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Comment EVs weren't always so quiet (Score 1) 531

Early electronic EV controllers operated at ~800-1500 Hz and emitted a quite audible electronic buzz or hum. Bay area folks may remember that same sound in the early BART trains. When 15-20 kHz controllers came out, a major selling point was their silence. I vote that we bring back the 1000 Hz hum, even if artificially, as the official EV sound.

Comment Re:I have been disconnected for about 4 1/2 years. (Score 1) 502

I have never subscribed to either cable or satellite, but when I go on business trips and see what I am missing, I am just astonished that anyone (except perhaps a few hard-core sports addicts) actually pays for that stuff. About a third of the channels are nonstop infomercials and another third are old movies and TV shows. The so-called "news" channels are particularly pathetic, just continuously rerunning the same tired stories you see on network news hour after hour, with even most of the same inbred clan of talking heads giving commentary. You might catch a good cooking or home improvement installment once in awhile, or a decent documentary on History or Discovery channels, but surely any reasonable person can get their fill of that stuff from PBS.

Comment Re:Witless stenographers? (Score 1) 664

At seminars, I found taking notes by hand much more distracting than typing on computer; I had to look away from the speaker and would lose the train of thought. With a computer I am much more engaged; I find myself putting the ideas into my own words. I'm not a great typist, so afterward I would go over the text and correct the errors, which helped to fix the ideas in my brain. I used to do this at scientific meetings but what ended it was that I would have to turn the power-save settings to max and I would wear out hard drives with the constant on-and-off.

Comment Re:Do we really need GPS to track mileage ? (Score 1) 891

It would be difficult to imagine a more equitable and rational revenue source than the fuel tax. It is cheap and simple to collect, and provides all the right incentives. The only problem with the fuel tax is that politicians are too cowardly to increase it even enough to keep up with inflation, much less compensate for more efficient cars. The implicit assumption seems to be that the public would somehow find an increase in a road tax less objectionable, but none of the cited articles ever explains why these experts believe this is true. Not only will a road tax be much more visible and onerous to drivers, but when you factor in all the costs of the infrastructure and bureaucracy needed to monitor all the vehicles and enforce tax collections, owners of small cars, in particular, will have to be paying triple or quadruple what they are paying now in gas tax. And what will have been gained? Surely there will still be the same mini-revolt every time someone proposes raising the road tax. And their estimate of 1-2 cents per mile has to be a ludicrous underestimate. If that's the case, why do tolls (which after all are just another way of paying a road tax) typically run more like 10-15 cents a mile?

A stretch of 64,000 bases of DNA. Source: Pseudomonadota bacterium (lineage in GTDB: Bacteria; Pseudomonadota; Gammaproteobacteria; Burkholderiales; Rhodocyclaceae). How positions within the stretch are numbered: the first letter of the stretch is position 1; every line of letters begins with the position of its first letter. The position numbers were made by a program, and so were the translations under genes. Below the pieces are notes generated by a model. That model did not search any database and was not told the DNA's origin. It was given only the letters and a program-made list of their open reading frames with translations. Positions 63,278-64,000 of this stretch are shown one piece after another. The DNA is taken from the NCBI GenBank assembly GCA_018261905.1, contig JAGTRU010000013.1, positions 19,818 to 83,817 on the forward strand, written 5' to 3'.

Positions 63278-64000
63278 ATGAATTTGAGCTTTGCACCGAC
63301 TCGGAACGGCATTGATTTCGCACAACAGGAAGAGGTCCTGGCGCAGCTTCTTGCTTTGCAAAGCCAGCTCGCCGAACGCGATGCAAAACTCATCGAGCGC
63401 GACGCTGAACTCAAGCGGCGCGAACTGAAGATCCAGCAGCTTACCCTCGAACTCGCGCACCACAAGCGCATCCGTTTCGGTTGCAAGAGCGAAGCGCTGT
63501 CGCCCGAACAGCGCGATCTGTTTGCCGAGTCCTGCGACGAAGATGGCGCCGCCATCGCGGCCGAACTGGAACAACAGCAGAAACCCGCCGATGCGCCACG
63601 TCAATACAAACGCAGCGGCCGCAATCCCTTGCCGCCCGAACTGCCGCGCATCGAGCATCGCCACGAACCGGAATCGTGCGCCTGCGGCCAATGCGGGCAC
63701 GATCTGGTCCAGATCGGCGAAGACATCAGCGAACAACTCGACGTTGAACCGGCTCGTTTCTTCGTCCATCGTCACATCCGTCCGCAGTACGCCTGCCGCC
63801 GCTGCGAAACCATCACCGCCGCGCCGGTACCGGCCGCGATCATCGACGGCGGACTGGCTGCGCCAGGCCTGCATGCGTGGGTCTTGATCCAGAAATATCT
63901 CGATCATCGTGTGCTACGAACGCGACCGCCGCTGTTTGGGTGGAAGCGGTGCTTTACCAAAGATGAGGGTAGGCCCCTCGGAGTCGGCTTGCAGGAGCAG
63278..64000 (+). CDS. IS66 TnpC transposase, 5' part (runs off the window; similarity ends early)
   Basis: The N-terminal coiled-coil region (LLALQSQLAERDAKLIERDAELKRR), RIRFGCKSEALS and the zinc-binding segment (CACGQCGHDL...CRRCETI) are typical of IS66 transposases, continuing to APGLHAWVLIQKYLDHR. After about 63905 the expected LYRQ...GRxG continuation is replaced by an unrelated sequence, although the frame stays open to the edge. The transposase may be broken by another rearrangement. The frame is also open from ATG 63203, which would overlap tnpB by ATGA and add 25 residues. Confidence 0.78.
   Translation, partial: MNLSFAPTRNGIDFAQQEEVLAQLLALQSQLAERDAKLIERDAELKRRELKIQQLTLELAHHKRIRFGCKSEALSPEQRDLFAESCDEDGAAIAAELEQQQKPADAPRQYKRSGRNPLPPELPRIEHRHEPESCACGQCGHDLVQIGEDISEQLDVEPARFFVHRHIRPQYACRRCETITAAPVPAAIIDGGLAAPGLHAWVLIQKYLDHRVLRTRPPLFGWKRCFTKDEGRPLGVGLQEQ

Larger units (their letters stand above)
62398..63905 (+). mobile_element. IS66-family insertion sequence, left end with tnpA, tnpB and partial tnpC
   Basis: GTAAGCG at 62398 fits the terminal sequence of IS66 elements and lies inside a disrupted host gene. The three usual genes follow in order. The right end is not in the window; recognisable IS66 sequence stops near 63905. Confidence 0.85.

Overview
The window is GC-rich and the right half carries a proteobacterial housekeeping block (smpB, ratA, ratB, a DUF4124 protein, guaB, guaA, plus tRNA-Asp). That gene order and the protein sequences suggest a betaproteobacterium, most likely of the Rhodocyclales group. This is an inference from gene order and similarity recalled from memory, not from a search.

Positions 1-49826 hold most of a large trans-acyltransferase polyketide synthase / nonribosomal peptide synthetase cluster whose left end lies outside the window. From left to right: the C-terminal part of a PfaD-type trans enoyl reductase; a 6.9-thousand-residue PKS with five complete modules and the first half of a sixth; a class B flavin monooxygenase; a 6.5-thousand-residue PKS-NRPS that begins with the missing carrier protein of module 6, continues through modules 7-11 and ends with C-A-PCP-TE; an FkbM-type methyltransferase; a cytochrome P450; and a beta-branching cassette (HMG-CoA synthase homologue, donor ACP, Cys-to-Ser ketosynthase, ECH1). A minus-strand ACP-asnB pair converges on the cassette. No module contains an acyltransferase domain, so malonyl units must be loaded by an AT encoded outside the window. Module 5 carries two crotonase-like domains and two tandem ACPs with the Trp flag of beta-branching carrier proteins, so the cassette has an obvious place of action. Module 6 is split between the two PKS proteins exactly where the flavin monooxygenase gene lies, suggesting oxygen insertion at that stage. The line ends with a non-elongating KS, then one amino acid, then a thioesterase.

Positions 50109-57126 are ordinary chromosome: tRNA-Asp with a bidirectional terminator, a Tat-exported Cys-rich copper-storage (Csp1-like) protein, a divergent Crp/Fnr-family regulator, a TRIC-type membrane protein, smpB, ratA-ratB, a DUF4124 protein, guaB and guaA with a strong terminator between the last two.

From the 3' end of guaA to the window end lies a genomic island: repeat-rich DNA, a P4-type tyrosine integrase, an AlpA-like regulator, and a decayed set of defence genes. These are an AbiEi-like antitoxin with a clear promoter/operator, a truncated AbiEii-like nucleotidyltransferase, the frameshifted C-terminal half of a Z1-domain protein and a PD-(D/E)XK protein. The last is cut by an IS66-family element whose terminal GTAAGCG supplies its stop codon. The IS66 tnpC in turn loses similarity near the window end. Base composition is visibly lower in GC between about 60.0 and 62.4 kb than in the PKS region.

Comment Re:Too little too late (Score 1) 173

At this point they are so far behind, it's hard to imagine GM or any American company will ever make money on electrics. To be viable, the cars have got to be small, and Detroit (especially GM) has pretty much ceded production of even their own small car lines to foreign companies. Plus, half the cost of those cars is the batteries, which will almost certainly be produced in China. Though not given much attention by the media, the big breakthrough, LiFePO4 cells, has already been made and further improvements, at GM or elsewhere, will likely be only incremental. China already has multiple companies in brutal competition mass-producing LiFePO4 cells. Unlike the old lead-acids, they are light, stable and easily transported, so there's no reason not to make them in China where labor is cheap and technical know-how will soon surpass the US if it hasn't already. In five years, a lot of electrics will be sold here, maybe even by GM, but they won't be made here.

Comment Re:Good arguments against open access? (Score 2, Interesting) 164

A typical NIH grant is $200,000 per year and if you expect to get your grant renewed, you better be publishing 3 papera a year. Open access fees are now ~$3000 per paper even at nonprofit journals (and they still claim to be losing money on it), so that's $9,000 a year, about 5% of your grant, just to publish your results.

Comment Re:why all the Prius hate? (Score 1) 473

I'm about as pro-environment as anyone, I think gasoline and SUVs should both be taxed to kingdom come, that public transit should be just about free, etc. etc. I drive one of those old 80's eat-your-peas electric cars that only go 40 miles and take a good half-minute to get up to 50 mph. And technically, I admire Toyota for what they've done with the Prius. But honestly, it really is just about the most profoundly UGLY car ever introduced. I know that the design, with the high back and the tiny wheels is for aerodynamics, but aesthetically it is, like no other car I've ever seen, just plain painful to behold. It's the proportions that are all wrong, not the putative smiley face.

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